When it comes to her own political future, Loren said she hasn’t made up her mind about whether she’d run again and when asked to predict if a Liberal minority government would fall soon and trigger a new election she said, “Let’s see what ends up happening… These days I don’t like to predict anything.”

Taylor, who finished third, said the Greens were hoping for something better, “but third place is an improvement over what we did in the past, so that we’re certainly grateful for. We run to win, so I have to say, that was high on the list of expectations. But I think that at the same time, this riding has voted very traditionally… People are very married to where they come from, how they vote. If you bring a fourth party into the game, that’s starting from the ground up.”

While there was a lot of talk about climate change being a key election issue, Taylor said he was “quite frankly” surprised that it “didn’t seem to have much of an impact for a majority of voters” in the riding.

It always seemed to be present, it always seemed to be part of somebody’s discussion, but the results tell me it certainly is not a crisis, not in the minds of people in the riding of West Vancouver-Sunshine Coast-Sea to Sky.”

Wilson said she was “not terribly disappointed” in the outcome.

“Overall the result is good for Canada,” the New Democrat said. “We’ve got a minority government and a minority government is a time when things get done. Pharmacare … might now be pushed into a reality… I'm hopeful we can accomplish some good things. Whether we'll be able to get some movement out of the Liberals on climate change, we’ll see.”

Regarding her fourth-place finish in the riding, Wilson noted that “when you come in late to a race, and you haven’t done a lot of groundwork in the riding itself, you can't expect to walk in and capture people’s imagination and their respect right away like that.”

She added: “I would like to congratulate Patrick Weiler and the other candidates in this riding. We were well served with the candidates with each of the parties. I didn't find there was terrible rancor among us, and that was a good thing.”

The People’s Party of Canada failed to win a single seat Monday night, with leader Maxime Bernier going down with the ship. Candidate Doug Bebb, who finished a distant fifth in the riding, was pessimistic about the future.

“I think we just lost the country. Quebec has clearly voted in self-interest. You're going to watch Alberta follow suit. And I think we’re going to have a lot of division in this country now and I don't think Canada is going to last for 10 years,” he said.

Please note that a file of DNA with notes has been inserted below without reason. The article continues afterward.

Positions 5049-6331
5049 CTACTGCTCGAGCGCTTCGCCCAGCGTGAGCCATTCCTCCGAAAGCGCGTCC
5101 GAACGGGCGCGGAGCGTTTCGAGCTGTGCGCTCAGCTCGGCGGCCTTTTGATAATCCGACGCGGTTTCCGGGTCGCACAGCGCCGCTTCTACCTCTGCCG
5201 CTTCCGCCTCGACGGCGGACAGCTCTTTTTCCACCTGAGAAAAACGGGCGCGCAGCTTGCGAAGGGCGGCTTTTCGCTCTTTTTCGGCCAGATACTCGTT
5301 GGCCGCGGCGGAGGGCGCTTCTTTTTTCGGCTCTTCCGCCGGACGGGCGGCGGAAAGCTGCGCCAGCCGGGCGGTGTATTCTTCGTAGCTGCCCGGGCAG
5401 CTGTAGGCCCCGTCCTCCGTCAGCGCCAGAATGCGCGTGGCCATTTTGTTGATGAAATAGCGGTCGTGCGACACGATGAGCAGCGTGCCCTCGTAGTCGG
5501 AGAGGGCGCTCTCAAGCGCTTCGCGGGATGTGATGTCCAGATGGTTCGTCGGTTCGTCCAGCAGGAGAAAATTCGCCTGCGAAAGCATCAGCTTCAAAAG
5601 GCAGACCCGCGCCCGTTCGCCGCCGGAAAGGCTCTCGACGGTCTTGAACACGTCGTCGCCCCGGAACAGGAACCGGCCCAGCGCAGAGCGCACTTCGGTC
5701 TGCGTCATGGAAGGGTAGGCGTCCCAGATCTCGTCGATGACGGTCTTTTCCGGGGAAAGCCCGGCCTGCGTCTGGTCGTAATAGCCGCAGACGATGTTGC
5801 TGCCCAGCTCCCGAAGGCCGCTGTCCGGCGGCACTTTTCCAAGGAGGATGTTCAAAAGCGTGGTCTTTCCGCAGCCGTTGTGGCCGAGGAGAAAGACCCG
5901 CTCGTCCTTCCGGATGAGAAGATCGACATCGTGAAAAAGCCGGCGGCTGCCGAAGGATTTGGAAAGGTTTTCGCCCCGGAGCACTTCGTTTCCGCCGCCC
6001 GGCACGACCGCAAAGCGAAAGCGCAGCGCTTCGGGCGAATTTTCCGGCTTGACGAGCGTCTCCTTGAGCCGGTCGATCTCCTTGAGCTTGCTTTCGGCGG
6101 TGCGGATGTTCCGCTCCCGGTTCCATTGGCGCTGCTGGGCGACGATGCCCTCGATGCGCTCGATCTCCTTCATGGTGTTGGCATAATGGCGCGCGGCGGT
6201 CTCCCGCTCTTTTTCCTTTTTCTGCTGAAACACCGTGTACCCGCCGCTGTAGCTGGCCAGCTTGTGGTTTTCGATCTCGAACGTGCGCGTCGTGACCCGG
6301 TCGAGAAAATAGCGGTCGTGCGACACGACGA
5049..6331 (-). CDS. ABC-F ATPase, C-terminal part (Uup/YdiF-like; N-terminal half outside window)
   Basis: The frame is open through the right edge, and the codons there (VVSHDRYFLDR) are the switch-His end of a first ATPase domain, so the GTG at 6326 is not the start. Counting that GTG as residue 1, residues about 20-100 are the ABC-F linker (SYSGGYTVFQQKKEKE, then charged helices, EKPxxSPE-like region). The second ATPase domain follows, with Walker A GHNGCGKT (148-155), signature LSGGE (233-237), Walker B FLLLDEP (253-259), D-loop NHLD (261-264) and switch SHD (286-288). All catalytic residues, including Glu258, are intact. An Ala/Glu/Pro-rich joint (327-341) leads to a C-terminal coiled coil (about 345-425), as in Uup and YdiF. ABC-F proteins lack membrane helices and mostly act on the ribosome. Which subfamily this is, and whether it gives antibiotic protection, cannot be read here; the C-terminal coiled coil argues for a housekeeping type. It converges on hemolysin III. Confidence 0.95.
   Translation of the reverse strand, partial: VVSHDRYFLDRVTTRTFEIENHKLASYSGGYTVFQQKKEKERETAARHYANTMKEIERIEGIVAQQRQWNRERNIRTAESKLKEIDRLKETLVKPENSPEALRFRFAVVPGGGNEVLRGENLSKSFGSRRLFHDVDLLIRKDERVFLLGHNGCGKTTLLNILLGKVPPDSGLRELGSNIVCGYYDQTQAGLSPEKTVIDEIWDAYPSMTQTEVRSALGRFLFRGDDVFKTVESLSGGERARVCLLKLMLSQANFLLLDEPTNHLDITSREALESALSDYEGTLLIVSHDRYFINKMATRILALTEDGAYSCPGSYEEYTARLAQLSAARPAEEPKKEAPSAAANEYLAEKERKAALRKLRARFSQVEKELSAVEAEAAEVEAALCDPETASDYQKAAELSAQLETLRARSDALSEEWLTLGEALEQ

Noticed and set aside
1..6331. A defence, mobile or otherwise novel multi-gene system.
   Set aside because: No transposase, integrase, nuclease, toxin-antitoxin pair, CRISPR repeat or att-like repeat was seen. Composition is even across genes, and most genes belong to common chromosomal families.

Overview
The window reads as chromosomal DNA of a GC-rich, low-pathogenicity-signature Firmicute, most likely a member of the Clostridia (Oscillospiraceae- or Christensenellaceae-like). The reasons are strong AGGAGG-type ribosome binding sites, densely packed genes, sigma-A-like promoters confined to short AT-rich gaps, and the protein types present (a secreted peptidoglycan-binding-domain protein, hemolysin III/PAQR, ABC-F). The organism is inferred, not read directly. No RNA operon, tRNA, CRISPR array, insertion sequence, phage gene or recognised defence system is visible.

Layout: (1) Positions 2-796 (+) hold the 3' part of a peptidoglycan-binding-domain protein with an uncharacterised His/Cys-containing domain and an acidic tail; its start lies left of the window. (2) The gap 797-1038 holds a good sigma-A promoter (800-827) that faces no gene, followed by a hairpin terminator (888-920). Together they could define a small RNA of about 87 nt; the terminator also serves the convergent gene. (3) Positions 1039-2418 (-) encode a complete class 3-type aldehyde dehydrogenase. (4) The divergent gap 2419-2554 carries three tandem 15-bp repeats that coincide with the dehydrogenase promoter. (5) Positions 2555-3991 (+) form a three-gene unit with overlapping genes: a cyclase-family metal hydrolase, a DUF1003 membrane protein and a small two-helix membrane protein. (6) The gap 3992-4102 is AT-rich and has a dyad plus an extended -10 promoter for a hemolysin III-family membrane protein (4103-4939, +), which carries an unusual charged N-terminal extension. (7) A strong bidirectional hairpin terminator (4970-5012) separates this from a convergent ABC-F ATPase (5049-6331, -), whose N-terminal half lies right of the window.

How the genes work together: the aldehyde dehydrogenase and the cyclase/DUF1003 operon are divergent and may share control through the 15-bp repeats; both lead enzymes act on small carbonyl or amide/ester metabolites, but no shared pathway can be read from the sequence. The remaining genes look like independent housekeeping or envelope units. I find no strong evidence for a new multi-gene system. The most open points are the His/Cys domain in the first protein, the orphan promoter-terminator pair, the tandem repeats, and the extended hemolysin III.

“This is probably the end for Confederation… I'm sorry we couldn't have done better for Canada.

Weiler, a 33-year-old lawyer who grew up in West Vancouver and the Sunshine Coast, was acclaimed as Liberal candidate in late August, almost four months after Goldsmith-Jones announced she would not seek re-election for a second term. She said the decision was based on a “need to spend time closer to home, particularly with my parents” and denied it had anything to do with internal issues within the party in the wake of the SNC-Lavalin controversy.

In September she gave her “wholehearted support” to Weiler, saying in a one-minute endorsement video that “his business interests and experience include strong environmental advocacy” and that he “has the desire and the ability to represent each and every one of us to make a real difference and to move Canada forward.”

Weiler attended McGill University and UBC Law, where his focus was environmental law. He has worked on special projects for the United Nations development program and practised environmental and Aboriginal law at North Vancouver firm Ratcliff & Co. Most recently, he worked for the Canadian International Resources and Development Institute, advising governments in Africa and Latin America on mining policy.

Goldsmith-Jones swept the riding for the Liberals in 2015, defeating Conservative incumbent John Weston with 54.6 per cent of the vote compared to Weston’s 26 per cent – a margin of almost 19,000 votes. New Democrat Larry Koopman came in third at just under 10 per cent and Green Ken Melamed received almost nine per cent.

Prior to that election, the riding boundaries had been adjusted to correspond with the eastern boundaries of West Vancouver and by removing the Powell River region and adding Pemberton and outlying areas.